In the novel The Scarlet Letter Hawthorne displays his view of sin in an assortment of his characters. Through Hester Prynne, he explains her sin of adultery and how she becomes stronger by it. Reverend Dimmesdale deals with his sin of adultery personally because he does not reveal the sin, which allows him to become ill with guilt. The character Pearl is portrayed as a living sin, and therefore, is constantly being judged. The characters allow the audience to comprehend Hawthornes view of sin. If hidden, sin will destroy, but if evealed and repented it is capable of making one stronger.
One way Hawthorne develops his view of sin is through Hester Prynne. Hester is charged with adultery. Through the novel, the audience learns that her sin makes her a stronger woman; being the 1600s the punishments were usually severe. She is forced to wear a scarlet A upon her breast to let the community be aware of her wrongdoing. Thus she will be living sermon against sin, until the ignominious letter be engraved upon her tombstone (59). This quote informs he readers that Hester must wear the scarlet letter until she leaves the World.
Honestly, Hesters badge of shame(102), makes her a stronger person. The symbol makes her stronger because she puts up with the harassing comments of the town. Hester wears the letter with pride. She is aware that her sin is iniquitous, but by being open about it she is able to become a stronger person. Hester proves that by repenting and repelling sin, it is truly capable of making one stronger. Another character who supports Hawthornes thought of sin is Arthur Dimmesdale. Dimesdales sin of adultery is worst because he is a symbol of god.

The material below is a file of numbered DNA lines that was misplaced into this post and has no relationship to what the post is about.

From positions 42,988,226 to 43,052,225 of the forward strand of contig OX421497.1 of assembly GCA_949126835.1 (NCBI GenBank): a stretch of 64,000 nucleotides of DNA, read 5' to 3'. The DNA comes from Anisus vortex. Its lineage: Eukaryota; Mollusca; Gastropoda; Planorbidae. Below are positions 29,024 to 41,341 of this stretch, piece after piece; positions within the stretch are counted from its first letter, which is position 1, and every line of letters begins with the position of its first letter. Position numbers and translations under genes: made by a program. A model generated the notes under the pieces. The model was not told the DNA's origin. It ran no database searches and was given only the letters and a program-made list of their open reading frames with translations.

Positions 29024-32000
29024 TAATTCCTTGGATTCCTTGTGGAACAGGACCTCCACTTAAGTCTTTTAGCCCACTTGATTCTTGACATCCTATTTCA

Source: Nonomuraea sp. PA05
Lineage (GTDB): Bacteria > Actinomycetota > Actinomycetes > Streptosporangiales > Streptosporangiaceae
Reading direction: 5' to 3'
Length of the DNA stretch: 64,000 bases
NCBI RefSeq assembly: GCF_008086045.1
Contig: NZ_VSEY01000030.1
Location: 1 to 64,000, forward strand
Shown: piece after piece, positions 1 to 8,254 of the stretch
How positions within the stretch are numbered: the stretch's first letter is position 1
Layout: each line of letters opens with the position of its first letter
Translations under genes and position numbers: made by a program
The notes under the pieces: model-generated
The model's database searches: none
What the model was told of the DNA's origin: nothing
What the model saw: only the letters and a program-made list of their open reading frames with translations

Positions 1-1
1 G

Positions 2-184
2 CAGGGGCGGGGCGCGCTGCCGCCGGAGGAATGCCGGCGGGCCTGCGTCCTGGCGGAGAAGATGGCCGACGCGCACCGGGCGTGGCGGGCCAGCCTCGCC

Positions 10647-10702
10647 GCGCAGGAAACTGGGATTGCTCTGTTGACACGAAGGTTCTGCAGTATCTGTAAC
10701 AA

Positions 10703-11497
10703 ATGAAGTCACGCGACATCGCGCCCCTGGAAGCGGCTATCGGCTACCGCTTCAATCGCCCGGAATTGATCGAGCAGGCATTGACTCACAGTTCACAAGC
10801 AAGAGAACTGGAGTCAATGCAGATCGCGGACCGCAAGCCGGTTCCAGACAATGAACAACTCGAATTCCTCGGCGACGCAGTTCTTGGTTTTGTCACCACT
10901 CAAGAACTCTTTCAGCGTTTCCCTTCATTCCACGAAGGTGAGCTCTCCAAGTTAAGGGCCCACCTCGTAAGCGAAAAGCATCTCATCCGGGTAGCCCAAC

Therefore, Dimmesdale refuses to be opened with his sin. He explains to Hester, Happy for you Hester that wear the scarlet letter openly upon your bosom! Mine burns in secret (176)! The guilt that Dimmesdale keeps concealed within his soul eventually beats him and he dies. The shame and guilt he held within his heart cause his death. Through Reverend Dimmesdale, Hawthorne develops the idea that when sin is hidden, it often destroys. The last way Hawthorne acts out sin is through Pearl. Pearl is the product of Dimmesdale and Hesters affair.
Whenever the community sees Pearl and Hester together, they assume that Pearl is a devil child because she was born out of sin. Pearl was born outcast of the infantile world. An emp of evil, emblem and product of sin (86). This quote displays the peoples belief. Hester doesnt believe Pearl to be evil, nor does she think Pearl will follow in her footsteps. Hester said, I can teach my little Pearl what I have learned from this (101). For example, Hester is teaching Pearl the catechism. Many children her age arent ware of it.
This proves that Hester is being a virtuous mother. Hester and the community will have to live with the fact that Pearl is a reminder of the sin. Hawthorne forms his view of sin clearly in The Scarlet Letter. By the character, Hester Prynne, he teaches that sin can be a lesson that will make one stronger. By using the Reverend Dimmesdale, the audience is aware that when sin is hidden, it can destroy. Pearl is used in the novel, as a reminder of the sin. The novel portrays sin in a variety of ways, which Hawthorne illustrates in a successful manner.